When I first started writing this article, my initial impression was, “What in the world have I just gotten myself into?”
Beyond the possibility of igniting a new flame war as the zealots of each side rally to their respective banners in defense of their Most Holies, the issue itself is rather complicated. What are the bases for comparison? Price? Usability? Style? The number of programs you can run on it?
Even more importantly than that, as a lifelong Mac user, can I straight up admit that my side is wrong if it comes down to it?
Quite honestly, there are any number of things that we could compare the two competitors on, but since we’re all gamers here, I figured I would break down the argument into the two categories that are most important to us: price and ‘gamability.’ Price, because most of us don’t have an unlimited supply of cash to drop on a hardcore gaming platform, and would rather not take out a loan for our next computer, and gamability, the sheer number of games that a given computer can play.
The first thing we have to look at is price. You can’t game with a piece of hardware you can’t afford. Now, Macs have a reputation for being extremely overpriced, but let’s take a closer look at that. Future Looks went through and did a piece by piece comparison of the cheapest and most expensive Mac Pros, against off the shelf parts, and what they found was pretty surprising.
On the low end against the Mac Pro’s very basic $3,000 model, it took them roughly $4,000 dollars to match it (and exceed it in some areas) with off the shelf parts, meaning that, as far as it goes, the cheapest Mac Pro is very competitive in terms of price for power.
The high end model Mac Pro, costing $9,600, turns out to be an even better deal. It costs a whopping $11,530 to replicate a Mac Pro with readily available parts
Admittedly, there are a number of components that can be be switched out for cheaper ones which are more suited to gaming, but that doesn’t change the fact that the Mac Pro has excellent value for its price.
This, unfortunately, is where the Mac side loses pretty hardcore. This has always been true, and it will probably always be true, sadly enough. The grand majority of PC games simply won’t run on a Mac. Despite the fact that more and more studios are developing games for both platforms, or are porting them to the Mac after they’ve been released, the library of games for Mac, especially AAA games, simply can’t compare to the PC library. Even in my own collection, only about half of the games in my Steam library are Mac compatible. That’s not to say that I can’t, or don’t, play them; I simply have to resort to using Boot Camp to do so, which is a little frustrating in and of itself for a variety of reasons.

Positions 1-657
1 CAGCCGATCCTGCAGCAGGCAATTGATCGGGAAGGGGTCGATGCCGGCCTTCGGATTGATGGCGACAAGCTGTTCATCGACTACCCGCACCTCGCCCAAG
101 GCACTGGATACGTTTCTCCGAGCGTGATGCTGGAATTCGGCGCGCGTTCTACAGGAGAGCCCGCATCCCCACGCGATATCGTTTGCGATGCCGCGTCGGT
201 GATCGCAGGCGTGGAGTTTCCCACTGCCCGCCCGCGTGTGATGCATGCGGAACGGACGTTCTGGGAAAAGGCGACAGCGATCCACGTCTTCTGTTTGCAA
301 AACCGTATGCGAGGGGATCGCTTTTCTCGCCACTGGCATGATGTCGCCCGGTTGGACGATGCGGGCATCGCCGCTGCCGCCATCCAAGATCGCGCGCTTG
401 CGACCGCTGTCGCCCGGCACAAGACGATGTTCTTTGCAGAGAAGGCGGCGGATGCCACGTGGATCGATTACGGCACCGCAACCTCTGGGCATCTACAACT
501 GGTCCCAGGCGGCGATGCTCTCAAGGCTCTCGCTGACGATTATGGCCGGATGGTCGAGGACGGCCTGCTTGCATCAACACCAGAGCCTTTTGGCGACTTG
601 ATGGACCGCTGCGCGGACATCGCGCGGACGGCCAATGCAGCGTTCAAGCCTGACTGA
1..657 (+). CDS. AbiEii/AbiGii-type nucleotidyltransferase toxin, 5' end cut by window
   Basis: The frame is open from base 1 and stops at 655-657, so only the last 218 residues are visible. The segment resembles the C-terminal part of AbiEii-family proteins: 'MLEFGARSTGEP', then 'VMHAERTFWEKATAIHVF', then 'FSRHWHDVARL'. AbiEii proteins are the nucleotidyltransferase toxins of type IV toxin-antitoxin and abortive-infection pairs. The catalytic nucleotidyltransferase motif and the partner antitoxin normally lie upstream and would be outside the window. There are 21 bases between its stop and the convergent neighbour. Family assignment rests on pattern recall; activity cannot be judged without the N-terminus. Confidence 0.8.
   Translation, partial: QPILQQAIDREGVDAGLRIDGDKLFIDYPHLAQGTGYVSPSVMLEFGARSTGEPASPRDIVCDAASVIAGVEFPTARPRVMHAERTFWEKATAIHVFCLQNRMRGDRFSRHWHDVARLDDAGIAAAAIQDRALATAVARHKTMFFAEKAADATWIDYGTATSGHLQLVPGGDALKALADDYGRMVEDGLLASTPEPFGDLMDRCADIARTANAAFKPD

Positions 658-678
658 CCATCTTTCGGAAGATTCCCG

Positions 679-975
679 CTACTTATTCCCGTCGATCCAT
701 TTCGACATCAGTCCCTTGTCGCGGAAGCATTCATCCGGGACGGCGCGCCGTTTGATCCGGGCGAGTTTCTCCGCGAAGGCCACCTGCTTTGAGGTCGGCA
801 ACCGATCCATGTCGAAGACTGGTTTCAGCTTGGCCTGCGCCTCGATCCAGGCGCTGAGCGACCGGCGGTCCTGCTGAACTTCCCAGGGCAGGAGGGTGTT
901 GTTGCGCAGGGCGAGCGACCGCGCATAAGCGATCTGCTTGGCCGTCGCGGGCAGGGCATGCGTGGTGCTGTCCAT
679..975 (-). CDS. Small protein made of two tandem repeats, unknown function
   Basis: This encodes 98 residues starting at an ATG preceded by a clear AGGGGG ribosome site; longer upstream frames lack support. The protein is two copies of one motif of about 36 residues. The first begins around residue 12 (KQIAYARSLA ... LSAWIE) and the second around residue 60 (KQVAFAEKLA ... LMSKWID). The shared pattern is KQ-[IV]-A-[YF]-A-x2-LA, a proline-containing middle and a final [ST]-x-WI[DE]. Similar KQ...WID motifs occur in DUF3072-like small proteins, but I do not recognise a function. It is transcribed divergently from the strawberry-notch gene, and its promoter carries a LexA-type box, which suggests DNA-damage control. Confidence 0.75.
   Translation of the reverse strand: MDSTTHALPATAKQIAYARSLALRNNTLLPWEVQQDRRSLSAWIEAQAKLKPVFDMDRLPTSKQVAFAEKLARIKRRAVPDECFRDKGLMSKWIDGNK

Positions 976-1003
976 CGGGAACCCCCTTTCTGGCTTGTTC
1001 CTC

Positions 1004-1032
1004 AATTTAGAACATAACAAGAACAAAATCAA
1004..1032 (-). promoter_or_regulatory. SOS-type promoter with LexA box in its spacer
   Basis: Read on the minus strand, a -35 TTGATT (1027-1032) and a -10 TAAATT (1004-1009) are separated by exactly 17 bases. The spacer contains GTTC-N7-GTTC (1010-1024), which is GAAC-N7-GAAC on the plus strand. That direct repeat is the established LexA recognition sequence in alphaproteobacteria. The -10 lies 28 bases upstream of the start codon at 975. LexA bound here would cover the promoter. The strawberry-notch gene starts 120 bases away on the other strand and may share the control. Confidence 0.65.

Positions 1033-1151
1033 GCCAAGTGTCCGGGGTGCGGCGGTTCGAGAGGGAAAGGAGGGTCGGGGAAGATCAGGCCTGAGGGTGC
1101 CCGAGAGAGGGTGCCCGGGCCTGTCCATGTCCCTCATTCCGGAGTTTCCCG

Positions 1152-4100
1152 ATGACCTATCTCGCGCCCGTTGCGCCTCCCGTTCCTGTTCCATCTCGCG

Needless to say, my friends will ‘lovingly’ call my machine the Mac Toaster whenever I’m having issues or have to switch back and forth between my OS’s, though to be perfectly fair, I’ve had far fewer and less serious problems with my Mac than they’ve had with some of their PC’s.
That’s not to say that the Mac library is completely barren. Premier titles such as DotA 2, Bioshock Infinite, Borderlands 2, and Amnesia are all available for Mac, and some companies, such as Blizzard, even develop their games to be compatible with both platforms at launch.
Despite my obvious bias for Macintosh, it’s pretty clear who wins out in the end. Unfortunately, while Mac prices aren’t nearly as bad as everyone makes them out to be, the system loses out where it counts: games. While the Mac game library is certainly better than it has been in the past, and looking up as time goes on, there are still relatively few developers that will develop their games for both platforms concurrently. This means that me and my fellow Mac users are forced to either wait for the developers to port them post-release, which can be months, or even years in the making, if it happens at all, or to game through either Boot Camp or a virtual machine.
Frankly, neither of the options are particularly appealing.